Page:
What are the possible benefits and risks of participating?
Bio-active glass air-abrasion is already used in dentistry for cleaning and treating painful teeth. This technique may cause less damage to teeth than the conventional procedure. This study will help develop this treatment technique. Potential risks include microscopic damage to the enamel of the teeth under investigation.
Where is the study run from?
Guy's Hospital (UK)
When is the study starting and how long is it expected to run for?
February 2013 to September 2014
Who is funding the study?
King's College (UK)
Who is the main contact?
Dr Victoria Klimovich
An in vivo investigation of the effectiveness of bioactive glass airabrasion vs tungsten carbide bur in the removal of orthodontic resin adhesive
Null hypothesis: Bio-active glass air-abrasion has no significant beneficial, self-limiting effect over using alumina powder or tungsten carbide (TC) bur in a hand piece, the clinical orthodontic gold standard, when removing residual orthodontic resin adhesive after debonding brackets clinically.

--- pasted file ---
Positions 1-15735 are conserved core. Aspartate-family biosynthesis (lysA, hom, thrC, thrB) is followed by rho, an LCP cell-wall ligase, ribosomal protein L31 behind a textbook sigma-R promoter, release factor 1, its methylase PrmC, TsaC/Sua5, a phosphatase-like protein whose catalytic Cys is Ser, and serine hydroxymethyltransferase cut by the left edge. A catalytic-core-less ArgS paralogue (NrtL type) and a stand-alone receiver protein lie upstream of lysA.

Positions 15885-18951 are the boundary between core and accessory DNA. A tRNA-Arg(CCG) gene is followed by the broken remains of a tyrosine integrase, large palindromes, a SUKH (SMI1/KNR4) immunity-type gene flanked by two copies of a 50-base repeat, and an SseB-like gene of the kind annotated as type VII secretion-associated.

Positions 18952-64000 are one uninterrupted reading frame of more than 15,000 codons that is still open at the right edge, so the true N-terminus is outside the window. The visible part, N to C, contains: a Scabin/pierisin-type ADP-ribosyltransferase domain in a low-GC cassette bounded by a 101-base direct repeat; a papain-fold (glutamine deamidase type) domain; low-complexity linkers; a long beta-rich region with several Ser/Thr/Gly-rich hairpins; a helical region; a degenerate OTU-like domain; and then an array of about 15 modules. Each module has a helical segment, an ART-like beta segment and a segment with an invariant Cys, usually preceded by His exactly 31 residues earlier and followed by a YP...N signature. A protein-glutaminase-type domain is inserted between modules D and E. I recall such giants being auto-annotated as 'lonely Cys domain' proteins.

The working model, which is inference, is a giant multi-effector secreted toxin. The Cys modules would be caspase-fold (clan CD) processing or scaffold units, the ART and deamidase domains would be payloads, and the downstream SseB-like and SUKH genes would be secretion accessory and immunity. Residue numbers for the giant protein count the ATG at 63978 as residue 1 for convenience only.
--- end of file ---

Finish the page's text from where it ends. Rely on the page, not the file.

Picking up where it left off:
Westminster Research Ethics Committee, 16/12/2012, ref: 12/LO/0946
Single-centre randomised single-blind controlled clinical trial
Primary study design
Secondary study design
Randomised controlled trial
Patient information sheet
Not available in web format, please contact Victoria Klimovich (email@example.com) to request a patient information sheet
Visit 1: All patients recruited from the orthodontic clinic. N=25 Participant information sheets given and informed consent gained.
Baseline assessment: N (100%) Clinical assessment, clinical photographs, creation of dental impressions, orthodontic bracket placement.
De-bond visit: N (100%) Bracket removal using conventional technique, dental impressions, clinical photographs.
At the de-bond clinical visit, the orthodontic brackets will be removed in the conventional way, using de-bonding orthodontic pliers. These gently dislodge brackets from the tooth surfaces leaving some of the residual resin cement (glue). The surface roughness (topography) of the teeth will be recorded using conventional medium-bodied silicone dental impressions (moulds) of the three front teeth (upper right central, upper left central, upper left lateral incisors).